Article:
The hospitals have updated policy to make patient's rights more clearly defined.
The Office for Civil Rights (OCR) at the Department of Health and Human Services (HHS) has announced the resolution of another religious discrimination complaint. The case arose in several locations of New York’s Mt. Sinai Health System, which runs seven hospitals in the New York area.
Catholic News Agency reportsthe complaint was filed by a Jewish advocacy group in August, when Jewish patients at several hospital locations reported they were denied access to a rabbi. In one instance, a Jewish man asked for a rabbi in order to procure Kosher food. This request was denied due to COVID-19 concerns.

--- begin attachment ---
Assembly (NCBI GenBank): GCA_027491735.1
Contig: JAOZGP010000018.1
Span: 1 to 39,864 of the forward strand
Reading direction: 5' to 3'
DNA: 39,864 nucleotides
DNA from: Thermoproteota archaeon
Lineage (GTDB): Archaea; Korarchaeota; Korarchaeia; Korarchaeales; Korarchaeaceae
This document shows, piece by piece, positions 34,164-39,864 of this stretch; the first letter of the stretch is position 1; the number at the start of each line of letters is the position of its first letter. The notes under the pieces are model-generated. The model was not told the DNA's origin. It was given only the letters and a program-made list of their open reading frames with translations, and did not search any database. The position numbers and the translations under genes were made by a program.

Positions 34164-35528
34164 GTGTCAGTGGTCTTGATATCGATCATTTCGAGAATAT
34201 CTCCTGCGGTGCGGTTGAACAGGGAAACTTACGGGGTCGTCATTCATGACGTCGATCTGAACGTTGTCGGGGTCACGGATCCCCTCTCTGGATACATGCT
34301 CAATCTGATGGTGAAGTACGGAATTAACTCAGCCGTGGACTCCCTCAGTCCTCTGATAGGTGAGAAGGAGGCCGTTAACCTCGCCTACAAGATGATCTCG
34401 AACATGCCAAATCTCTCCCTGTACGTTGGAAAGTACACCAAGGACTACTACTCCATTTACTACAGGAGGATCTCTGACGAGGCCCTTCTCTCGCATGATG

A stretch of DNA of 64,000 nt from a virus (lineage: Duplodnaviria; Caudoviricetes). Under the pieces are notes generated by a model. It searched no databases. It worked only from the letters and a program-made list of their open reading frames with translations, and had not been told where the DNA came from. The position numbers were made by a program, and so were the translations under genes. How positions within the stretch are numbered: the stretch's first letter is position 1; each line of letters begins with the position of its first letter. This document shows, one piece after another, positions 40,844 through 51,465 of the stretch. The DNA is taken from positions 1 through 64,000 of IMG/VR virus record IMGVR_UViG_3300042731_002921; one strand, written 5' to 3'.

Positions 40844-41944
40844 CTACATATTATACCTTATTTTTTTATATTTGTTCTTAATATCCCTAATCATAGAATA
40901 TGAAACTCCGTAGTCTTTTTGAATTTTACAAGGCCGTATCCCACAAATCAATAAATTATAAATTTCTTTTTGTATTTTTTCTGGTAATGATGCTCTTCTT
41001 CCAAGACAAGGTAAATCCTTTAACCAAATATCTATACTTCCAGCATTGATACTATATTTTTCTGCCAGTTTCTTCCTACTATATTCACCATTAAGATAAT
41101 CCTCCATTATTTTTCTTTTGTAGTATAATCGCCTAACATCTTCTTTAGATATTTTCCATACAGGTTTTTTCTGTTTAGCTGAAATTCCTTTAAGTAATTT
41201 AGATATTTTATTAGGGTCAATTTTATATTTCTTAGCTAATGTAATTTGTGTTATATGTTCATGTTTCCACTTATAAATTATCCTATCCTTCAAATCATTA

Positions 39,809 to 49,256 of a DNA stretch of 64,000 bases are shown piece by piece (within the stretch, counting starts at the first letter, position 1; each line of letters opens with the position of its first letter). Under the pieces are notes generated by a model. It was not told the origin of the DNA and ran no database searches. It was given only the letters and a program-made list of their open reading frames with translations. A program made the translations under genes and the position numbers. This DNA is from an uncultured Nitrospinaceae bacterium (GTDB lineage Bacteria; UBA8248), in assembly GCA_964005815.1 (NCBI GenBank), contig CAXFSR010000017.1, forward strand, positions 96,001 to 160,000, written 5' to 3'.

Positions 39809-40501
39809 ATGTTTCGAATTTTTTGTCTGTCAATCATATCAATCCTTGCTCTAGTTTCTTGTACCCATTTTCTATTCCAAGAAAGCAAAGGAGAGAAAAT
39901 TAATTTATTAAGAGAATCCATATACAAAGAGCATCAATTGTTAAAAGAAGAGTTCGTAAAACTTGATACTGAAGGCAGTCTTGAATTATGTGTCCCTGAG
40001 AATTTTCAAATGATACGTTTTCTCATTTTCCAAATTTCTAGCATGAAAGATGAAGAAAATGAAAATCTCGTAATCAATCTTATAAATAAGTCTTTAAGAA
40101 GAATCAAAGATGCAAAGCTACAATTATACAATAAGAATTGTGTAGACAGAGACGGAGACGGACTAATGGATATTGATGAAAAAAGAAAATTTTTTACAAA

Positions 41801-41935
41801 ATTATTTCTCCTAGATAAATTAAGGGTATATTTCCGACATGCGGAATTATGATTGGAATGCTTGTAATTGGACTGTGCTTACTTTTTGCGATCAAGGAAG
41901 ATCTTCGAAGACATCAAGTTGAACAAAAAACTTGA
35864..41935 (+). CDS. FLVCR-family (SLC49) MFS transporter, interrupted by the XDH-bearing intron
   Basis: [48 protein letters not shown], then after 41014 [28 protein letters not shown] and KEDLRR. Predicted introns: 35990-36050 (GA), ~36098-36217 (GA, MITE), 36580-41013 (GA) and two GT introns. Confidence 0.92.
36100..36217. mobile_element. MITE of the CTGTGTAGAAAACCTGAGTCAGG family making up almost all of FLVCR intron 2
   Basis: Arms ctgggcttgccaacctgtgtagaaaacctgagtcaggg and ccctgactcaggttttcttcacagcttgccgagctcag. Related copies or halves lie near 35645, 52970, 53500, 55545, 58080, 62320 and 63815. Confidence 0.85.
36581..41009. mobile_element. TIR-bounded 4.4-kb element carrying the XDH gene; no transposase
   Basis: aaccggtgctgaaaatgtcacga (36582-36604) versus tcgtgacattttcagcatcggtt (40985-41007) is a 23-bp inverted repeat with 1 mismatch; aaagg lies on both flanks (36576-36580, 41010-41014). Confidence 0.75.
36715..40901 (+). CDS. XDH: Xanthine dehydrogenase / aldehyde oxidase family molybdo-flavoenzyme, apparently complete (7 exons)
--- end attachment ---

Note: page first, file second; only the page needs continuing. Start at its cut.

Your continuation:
The report cites a second instance where a Jewish patient’s requested a “spiritual care volunteer” after giving birth to a stillborn baby. This too was denied because of COVID-19 precautions, even though the patient was not in a COVID-19 ward.
The OCR said in a statement that its work with the hospitals clarified that clergy members are allowed access. OCR director Roger Severino said:
“We applaud the hospital for ensuring that it will treat the needs of the body without sacrificing the needs of the soul.”
The hospital network has reportedly updated its policy’s phrasing in order to clear up confusion in the future. The clarified stipulations allow for clergy members to come from out of state without quarantine in end-of-life cases. Although they won’t be forced to quarantine, they will be expected to follow preventative measures, such as masks and distancing.
Patients denied clergy visits because of COVID can now have them, according to HHS